When to medicate!


10 Years
May 1, 2009
I don't want to give medication when it is not actually necessary but if you wait till you see symptoms of anything you have let it go too long so then how are you to know when to medicate if your chick is just standing by himself in the brooder with fluffed up feathers.
I saw him, her, drink water and also saw him eat plain yogurt that I spooned on top of their starter. I don't want to wait till i lose my chicks before I do anything so is there some safety measures that I can take without harming my chicks. I had sent in another post earlier titled Worried about chick with other information. I wish I would be able to put a stop to anything before it gets ahold just to be safe! I feel like I should be doing something! They are still in the brooder and will be 4 weeks on Saturday!

Thanks very much!
If you give medication without knowing what might need treating, you are much more likely to do harm than good, especially if you are talking about antibiotics. I doubt I would ever give a chicken an antibiotic, with the possible exception of severe trauma.

You gave very little information. There is a sticky at the beginning of the emergencies forum listing all the questions that you should answer when posting because you feel a chicken is sick, such as feed, type of litter, size of brooder, etc.

Offhand, from what you did say, I would suspect the chick may be too hot.
Any updates or more information so we can try to help you?

I completely agree with what Ddawn has said. Absolutely solid advice!


now with that said what symptoms are they showing?

how long have you susspected they were getting sick?

has it been all the hype about MG or CRD that has made you feel uneasy?

Have you had new folks in handling them?
could you have carried a disease such as respiratory disease on your clothes

Have you had the chicks out in the yard?

if so they may have contacted coccidiosis

email me any questions
Thanks for your replys. I have copied this from a previous message that I sent in the other day.

I have 28 three and a half week old chicks that have been doing very well! They were vaccinated for Mareks and Cocci. I believe i am doing a pretty good job of keeping their brooder clean.

I am feeling them organic chick starter since I got them. They are on wood pellet bedding and have clean water and the temp in their brooder is a little less than 80

The other day I gave them half of a honeydew melon with the seeds scooped out. They had it all eaten in about 5 hours. I thought it would be good for them. Theyalso get chick grit. they havn't been outside yet as temp during the day have been about 60 or little over. I really didn't notice anything suspicious till today. Should I start feeding the medicated feed or treat with something? I don't want to rush into anything but she doesn't seem too interested in her surroundings. I picked her up and she feels like she has some weight to her and her vent area is clean and dry.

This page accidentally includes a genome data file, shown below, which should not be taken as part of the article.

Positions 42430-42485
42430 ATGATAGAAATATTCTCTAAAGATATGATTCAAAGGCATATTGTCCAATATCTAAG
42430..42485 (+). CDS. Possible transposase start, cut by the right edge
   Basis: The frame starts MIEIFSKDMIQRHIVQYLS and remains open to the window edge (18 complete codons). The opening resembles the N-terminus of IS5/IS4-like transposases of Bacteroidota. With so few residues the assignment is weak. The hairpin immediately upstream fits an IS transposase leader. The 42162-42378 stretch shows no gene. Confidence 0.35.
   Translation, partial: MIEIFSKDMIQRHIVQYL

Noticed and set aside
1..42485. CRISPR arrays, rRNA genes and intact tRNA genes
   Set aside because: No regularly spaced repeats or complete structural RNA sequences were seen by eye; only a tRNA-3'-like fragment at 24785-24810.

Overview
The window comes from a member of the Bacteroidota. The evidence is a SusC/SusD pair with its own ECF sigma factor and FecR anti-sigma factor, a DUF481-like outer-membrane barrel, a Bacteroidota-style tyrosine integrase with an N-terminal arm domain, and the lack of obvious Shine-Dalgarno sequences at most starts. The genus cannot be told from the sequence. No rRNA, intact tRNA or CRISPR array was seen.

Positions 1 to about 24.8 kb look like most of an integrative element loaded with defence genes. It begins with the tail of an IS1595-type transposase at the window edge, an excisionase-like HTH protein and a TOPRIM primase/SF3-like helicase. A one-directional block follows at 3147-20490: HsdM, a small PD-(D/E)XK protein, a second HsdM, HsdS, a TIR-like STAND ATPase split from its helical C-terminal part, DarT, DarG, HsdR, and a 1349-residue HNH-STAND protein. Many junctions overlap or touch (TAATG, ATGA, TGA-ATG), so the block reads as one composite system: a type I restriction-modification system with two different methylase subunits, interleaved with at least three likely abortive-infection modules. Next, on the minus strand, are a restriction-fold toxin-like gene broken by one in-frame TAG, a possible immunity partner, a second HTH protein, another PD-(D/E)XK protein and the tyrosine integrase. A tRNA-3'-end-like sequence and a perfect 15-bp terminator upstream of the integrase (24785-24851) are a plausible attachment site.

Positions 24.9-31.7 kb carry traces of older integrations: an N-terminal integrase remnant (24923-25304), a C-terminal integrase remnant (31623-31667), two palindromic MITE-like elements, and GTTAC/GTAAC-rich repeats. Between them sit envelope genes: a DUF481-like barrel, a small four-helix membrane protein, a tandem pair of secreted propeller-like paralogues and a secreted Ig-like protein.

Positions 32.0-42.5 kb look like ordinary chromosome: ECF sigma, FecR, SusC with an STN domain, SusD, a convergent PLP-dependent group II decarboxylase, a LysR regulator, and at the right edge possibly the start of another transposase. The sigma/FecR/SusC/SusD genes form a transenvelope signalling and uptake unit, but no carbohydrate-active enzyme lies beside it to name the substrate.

Please do you have any ideas, could it be a sickness or maybe too much melon, I just don't know and could sure use your input!

Last night I gave the chicks some plain yogurt on top of their starter and she ate some and was taking a drink also. She doesn't doesn't seem right tho, I can't really put my finger on it you just have this feeling! There is something to be said for the shaving bc you can see their droppings, them wood pellets it blends right in so it is difficult to see anything. This weeknd I think I will put down some shavings, just to see. They will be 4 weeks Saturday.

Thanks hope I gave you some ideas.

Honestly I would do the amprolium medicated starter, yes. You'll have the rest of her life to go organic with them. I just feel that's such an important way of getting a good foundation on them. And believe me - I'm not a believer in medicines. I always try to find the way to do everything but medicate until I have to.

I also like the idea of giving probiotics young. Their whole digestive tract is dependent on two things: their gizzard (and the grit therein), and the bacteria in the portion following the gizzard that digest what the gizzard can't break down. So since they're not born with bacteria in their gut, it's like an open range for anyone to claim - good bacteria or bad. I like to insure that the good are the ones that get established as they fight off the bad and make birds a lot more apt to survive exposure to cocci on their own. Just IMHO.

Agreed on the shavings, by the way! That's why I always discourage people from using shredded newspaper. It just hides droppings and doesn't really absorb. The pellets - I hadn't thought about those, but I suppose they would do the same as the shreds. Thanks for the heads-up on that!

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